In 1973 a company co-founded by Chicago guitarist Terry Kath came out with a tiny little guitar amplifier so small and light that the strap buttons that came on each one weren't for show, you really could sling it over your shoulder and play. They immodestly named their creation the Legendary Pignose even though no one had ever seen one before. But 100,000 amps later, it would be fair to say that a marketing joke has become reality; the Pignose may not be 'legendary' but it has earned a real place in rock history.

The 'legendary' pignose is the 7-100. Powered by six AA batteries, and far smaller than a shoebox, you could take it anywhere. Most guitars weighed more than this amp. But the best part was that it combined portability with a rather cool fuzz tone that screamed out of a tiny 5" speaker. The combination of tiny size and cool tone made it a favorite practice amp, Pignoses became popular with studio musicians who have never loved lugging heavy gear around.. The 'output' jack made it a formidable preamp for driving larger amps. Pignose also got a number of major players to endorse their little gem, most notably Frank Zappa.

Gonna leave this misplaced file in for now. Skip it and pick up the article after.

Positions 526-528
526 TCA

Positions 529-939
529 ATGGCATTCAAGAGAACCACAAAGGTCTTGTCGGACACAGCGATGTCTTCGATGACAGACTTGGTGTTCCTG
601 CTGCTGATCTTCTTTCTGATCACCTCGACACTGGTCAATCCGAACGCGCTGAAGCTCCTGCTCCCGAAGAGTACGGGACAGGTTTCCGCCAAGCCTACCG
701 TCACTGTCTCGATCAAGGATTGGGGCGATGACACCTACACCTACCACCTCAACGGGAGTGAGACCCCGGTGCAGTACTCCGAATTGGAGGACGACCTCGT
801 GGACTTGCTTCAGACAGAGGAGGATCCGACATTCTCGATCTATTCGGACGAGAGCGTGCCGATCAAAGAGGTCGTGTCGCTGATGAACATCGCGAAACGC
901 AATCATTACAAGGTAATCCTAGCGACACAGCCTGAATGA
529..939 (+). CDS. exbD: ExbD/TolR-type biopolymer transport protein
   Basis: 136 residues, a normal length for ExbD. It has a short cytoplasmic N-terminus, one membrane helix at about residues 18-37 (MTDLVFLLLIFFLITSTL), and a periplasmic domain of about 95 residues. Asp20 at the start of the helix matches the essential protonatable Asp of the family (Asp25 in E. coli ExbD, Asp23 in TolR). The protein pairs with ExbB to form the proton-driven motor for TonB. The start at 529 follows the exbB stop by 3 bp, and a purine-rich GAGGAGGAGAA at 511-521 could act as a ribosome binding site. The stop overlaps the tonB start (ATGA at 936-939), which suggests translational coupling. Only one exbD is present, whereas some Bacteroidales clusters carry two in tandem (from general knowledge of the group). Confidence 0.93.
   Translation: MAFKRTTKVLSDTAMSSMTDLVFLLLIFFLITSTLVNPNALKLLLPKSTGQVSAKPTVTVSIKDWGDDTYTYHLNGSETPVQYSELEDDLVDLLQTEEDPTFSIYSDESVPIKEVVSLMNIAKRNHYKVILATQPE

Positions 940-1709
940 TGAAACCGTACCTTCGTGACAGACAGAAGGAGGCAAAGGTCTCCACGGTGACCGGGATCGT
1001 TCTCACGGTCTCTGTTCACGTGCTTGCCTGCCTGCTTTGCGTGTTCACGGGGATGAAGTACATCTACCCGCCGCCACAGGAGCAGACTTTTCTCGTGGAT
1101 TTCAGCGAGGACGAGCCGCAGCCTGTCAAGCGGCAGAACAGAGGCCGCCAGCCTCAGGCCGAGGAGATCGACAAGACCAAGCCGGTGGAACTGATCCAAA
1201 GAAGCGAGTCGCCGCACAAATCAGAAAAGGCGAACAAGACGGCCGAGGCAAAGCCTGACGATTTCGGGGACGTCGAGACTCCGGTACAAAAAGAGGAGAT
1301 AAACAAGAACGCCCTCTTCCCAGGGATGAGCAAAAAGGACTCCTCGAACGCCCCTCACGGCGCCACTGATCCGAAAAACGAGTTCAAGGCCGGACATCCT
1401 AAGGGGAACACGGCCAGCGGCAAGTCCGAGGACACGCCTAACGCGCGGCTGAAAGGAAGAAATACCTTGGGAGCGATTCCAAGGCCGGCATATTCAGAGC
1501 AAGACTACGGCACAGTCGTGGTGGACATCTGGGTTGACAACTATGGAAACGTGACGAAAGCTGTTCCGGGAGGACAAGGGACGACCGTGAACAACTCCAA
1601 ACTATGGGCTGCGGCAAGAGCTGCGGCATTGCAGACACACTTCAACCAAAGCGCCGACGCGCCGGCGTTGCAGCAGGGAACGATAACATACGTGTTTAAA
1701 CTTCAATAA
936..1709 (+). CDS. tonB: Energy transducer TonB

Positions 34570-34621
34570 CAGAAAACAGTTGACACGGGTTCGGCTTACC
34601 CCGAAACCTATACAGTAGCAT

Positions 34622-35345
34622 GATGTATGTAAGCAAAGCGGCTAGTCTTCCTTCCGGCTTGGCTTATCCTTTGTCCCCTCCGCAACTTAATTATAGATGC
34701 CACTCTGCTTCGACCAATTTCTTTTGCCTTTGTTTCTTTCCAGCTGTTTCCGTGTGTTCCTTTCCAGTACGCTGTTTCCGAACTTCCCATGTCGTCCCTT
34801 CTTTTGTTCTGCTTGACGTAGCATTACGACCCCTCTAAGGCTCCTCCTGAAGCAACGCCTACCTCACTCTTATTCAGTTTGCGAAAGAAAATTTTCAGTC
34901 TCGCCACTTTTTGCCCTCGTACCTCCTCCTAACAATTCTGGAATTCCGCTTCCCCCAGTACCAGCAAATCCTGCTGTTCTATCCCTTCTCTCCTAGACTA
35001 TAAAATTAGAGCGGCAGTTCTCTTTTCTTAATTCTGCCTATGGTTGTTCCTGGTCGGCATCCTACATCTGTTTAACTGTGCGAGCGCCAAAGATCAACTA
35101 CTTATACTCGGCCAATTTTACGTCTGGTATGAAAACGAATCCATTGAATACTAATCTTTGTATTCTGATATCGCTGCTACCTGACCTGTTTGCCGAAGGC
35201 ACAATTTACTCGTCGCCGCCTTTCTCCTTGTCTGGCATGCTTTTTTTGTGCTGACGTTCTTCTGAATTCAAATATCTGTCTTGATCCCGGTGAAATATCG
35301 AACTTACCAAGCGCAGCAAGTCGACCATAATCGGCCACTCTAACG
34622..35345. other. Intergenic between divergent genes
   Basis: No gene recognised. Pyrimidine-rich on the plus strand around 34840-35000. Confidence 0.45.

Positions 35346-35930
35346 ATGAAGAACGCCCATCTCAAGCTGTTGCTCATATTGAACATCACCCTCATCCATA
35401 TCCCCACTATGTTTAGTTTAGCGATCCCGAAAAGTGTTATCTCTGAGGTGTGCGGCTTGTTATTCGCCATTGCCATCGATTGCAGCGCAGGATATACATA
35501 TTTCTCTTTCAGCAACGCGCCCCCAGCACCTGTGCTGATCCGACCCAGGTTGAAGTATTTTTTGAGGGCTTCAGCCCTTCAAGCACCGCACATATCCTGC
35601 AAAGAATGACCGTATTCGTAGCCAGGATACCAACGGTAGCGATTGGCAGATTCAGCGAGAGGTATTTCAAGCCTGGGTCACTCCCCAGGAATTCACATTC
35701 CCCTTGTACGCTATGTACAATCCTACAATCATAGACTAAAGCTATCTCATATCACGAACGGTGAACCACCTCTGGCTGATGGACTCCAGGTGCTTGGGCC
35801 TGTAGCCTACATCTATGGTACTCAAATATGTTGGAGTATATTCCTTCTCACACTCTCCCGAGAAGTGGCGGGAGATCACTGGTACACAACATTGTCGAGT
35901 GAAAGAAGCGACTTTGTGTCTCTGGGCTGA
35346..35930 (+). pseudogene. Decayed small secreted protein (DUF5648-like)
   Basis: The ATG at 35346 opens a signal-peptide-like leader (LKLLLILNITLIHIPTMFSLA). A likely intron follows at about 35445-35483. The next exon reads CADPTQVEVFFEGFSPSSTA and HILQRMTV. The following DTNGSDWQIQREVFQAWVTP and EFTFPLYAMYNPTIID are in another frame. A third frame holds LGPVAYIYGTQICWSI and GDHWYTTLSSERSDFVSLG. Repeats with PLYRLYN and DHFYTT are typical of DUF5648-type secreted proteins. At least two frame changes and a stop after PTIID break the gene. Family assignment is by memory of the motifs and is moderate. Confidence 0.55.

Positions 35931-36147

The manufacturer, Pignose-Gorilla, claims the amp will clean up, but really it won't. But you can get a decent 'grit' sound out of it, making it a good amp for harmonica players on the go. But anything can send it into the Marshall zone. Pignose also claims their baby will produce 5 watts, a number most people would dispute. But no one will dispute its cool.

Felttips tells me the reason they called it Pignose is the round speaker grill made it resemble the real thing. I'm told they look good with porkpie hats too!.

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